In the preferred embodiment, the distributor 30 replaces the OEM distributor. The distributor 30 uses inductive sensors and provides engine speed and position information to user-adjustable ECU 10. User-adjustable ECU 10 analyzes these signals, as is known, to identify particular cylinders and support a particular fuel- injection strategy. It should be appreciated that a replacement distributor may not be required.
A block diagram of user-adjustable ECU 10 is shown in Figure 2. As shown, the ECU 10 has a microprocessor and RAM, ROM and EEROM type memories. Sensory information is converted by an analog-to-digital (A/D) converter, and a high-speed timer controls output drivers. The ECU componentry is interconnected by data, address and control buses. It should be noted that there are numerous other electrical circuit schemes which could perform the same function.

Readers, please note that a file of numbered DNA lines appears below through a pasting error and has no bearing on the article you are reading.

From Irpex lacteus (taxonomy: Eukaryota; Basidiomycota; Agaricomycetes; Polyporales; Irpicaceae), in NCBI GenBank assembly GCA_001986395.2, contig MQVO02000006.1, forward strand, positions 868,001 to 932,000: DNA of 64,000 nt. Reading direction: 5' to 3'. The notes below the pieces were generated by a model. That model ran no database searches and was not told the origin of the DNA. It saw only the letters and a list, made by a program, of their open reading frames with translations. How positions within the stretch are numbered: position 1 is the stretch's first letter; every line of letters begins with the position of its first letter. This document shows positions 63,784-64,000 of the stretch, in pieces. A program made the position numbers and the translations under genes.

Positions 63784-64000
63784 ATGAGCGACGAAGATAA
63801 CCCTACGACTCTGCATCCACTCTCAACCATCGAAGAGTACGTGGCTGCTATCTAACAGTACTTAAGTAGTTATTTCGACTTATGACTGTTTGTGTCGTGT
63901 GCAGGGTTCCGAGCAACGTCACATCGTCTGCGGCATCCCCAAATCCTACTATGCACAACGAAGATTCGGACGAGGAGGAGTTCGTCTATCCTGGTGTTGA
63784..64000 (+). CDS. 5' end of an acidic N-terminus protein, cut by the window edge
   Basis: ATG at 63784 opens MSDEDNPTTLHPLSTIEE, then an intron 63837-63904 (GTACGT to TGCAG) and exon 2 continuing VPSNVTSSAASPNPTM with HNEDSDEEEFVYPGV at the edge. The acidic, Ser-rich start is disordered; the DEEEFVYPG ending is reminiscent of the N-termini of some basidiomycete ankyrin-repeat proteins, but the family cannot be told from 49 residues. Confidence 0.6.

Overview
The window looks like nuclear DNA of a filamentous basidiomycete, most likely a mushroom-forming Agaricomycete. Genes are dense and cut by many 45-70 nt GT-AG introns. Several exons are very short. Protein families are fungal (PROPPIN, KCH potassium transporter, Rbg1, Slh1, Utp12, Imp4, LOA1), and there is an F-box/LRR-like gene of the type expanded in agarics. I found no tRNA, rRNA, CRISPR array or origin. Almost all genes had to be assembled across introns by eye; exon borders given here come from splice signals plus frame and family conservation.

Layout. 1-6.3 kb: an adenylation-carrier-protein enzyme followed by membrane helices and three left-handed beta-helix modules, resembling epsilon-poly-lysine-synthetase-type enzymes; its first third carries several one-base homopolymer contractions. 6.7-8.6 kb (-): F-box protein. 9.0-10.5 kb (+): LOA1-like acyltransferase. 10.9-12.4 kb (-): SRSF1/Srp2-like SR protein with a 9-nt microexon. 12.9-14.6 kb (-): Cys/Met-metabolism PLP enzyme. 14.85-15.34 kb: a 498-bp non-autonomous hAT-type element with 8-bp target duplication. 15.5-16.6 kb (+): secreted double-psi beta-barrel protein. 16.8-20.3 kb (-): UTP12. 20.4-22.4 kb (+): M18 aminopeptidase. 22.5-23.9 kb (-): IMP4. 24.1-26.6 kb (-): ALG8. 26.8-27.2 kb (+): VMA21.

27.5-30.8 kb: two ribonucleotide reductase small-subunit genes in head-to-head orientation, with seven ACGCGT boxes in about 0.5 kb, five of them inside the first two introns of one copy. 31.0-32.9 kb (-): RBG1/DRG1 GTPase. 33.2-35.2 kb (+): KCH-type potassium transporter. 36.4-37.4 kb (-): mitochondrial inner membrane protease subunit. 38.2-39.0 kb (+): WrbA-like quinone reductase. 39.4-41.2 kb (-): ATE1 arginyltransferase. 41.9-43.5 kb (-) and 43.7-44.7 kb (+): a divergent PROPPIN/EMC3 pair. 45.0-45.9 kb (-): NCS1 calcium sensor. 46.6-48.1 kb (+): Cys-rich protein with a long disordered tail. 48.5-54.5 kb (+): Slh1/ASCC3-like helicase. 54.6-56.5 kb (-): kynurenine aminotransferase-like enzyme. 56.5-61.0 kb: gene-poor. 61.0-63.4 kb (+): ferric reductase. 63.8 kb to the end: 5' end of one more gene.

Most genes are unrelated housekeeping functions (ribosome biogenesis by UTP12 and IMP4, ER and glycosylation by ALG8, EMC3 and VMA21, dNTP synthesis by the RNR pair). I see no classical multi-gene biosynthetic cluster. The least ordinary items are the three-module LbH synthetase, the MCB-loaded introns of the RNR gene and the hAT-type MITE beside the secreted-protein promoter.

A block diagram of calibration module 12 is shown in Figure 3. As shown, the calibration module 12 has a microprocessor, ROM type memory and a display. This componentry is interconnected by data, address and control buses. The microprocessor executes the program, receives input, communicates with the ECU 10 and displays information to the user. It should be noted that there are numerous other electrical circuit schemes which could perform the same function.
User-adjustable ECU 10 has a plurality of data tables stored in a read-write memory. Each table is comprised of a vertical axis and a horizontal axis, with each axis representing a particular engine parameter such as manifold pressure or speed.